turn

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turn

(tŭrn),
To revolve or cause to revolve; specifically, to change the position of the fetus within the uterus to convert a malpresentation into a presentation permitting normal delivery.
[A.S. tyrnan]
Obstetrics Version; the rotation of a foetus for vaginal delivery
Public health The abrupt change in a domesticated animal’s behaviour, from docile to aggressive, resulting in attacks on humans, which may be fatal; turning is most common in pitbull terrriers and rottweilers, which together cause the bulk of dog bite-related fatalities in the US
References in classic literature ?
"Now the management of the Loops, in its bid for popularity, instituted what is called 'Amateur Night'; that is to say, twice a week, after the professionals have done their turns, the stage is given over to the aspiring amateurs.
Behind the foremost row were herded a second and a third row of people awaiting their turn; but sometimes their impatience led these people to stretch a hand through the first row, in order to deposit their stakes.
By this time, we had lost our foothold and were spinning round in the water, carried away by an irresistible whirl, for the water turned with us and dashed us against the dark mirror, which thrust us back again; and our throats, raised above the whirlpool, roared aloud.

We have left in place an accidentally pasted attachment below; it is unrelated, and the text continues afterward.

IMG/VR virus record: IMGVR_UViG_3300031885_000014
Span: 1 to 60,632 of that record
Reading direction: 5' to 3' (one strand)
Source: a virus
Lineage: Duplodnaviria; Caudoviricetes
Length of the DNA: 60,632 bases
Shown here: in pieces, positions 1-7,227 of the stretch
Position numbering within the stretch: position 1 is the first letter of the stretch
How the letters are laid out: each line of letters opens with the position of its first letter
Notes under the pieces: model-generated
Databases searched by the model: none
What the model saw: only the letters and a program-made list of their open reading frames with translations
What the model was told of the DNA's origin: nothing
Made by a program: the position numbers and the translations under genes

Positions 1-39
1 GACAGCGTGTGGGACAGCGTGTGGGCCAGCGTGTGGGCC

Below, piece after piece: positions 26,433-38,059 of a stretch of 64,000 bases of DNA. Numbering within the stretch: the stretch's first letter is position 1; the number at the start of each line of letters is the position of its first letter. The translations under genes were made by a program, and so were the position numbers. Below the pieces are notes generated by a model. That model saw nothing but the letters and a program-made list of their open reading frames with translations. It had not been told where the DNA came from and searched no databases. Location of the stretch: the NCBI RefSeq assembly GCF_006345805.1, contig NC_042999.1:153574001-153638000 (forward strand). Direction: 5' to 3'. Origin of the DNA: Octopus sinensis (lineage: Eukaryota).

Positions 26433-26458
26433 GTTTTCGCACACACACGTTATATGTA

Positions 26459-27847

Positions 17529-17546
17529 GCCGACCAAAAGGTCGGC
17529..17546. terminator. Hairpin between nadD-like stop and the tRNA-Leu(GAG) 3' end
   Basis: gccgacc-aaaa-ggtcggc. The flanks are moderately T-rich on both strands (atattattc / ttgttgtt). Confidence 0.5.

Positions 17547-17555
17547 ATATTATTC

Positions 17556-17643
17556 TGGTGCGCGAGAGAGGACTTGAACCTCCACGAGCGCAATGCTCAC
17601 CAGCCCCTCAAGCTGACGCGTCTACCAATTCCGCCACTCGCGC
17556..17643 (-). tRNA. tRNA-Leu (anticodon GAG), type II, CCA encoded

Nancy made a sudden queer little sound with her mouth--but when Pollyanna turned, her head was in the trunk again.
When Dunstan Cass turned his back on the cottage, Silas Marner was not more than a hundred yards away from it, plodding along from the village with a sack thrown round his shoulders as an overcoat, and with a horn lantern in his hand.
At the turn in the shrubbery path she stopped and looked back uneasily.
Downward and downward the hideous apparition made its slow progress, until it stopped close over Agnes--stopped, and turned slowly, so that the face of it confronted the upturned face of the woman in the chair.
She turned slowly round and looked at him in cold surprise.
Again he faced the notice and read it through, and doubtless would have turned off again to ruminate upon it had not the sailor grasped him roughly by the collar and howled into his ear.
I turned and surveyed the unsavoury length of the ship.
It was far down the afternoon; and when all the spearings of the crimson fight were done: and floating in the lovely sunset sea and sky, sun and whale both stilly died together; then, such a sweetness and such plaintiveness, such inwreathing orisons curled up in that rosy air, that it almost seemed as if far over from the deep green convent valleys of the Manilla isles, the Spanish land-breeze, wantonly turned sailor, had gone to sea, freighted with these vesper hymns.
Ghak and Perry had disappeared around a bend in the left-hand canyon, and as the Sagoth's savage yell announced that he had seen me I turned and fled up the right-hand branch.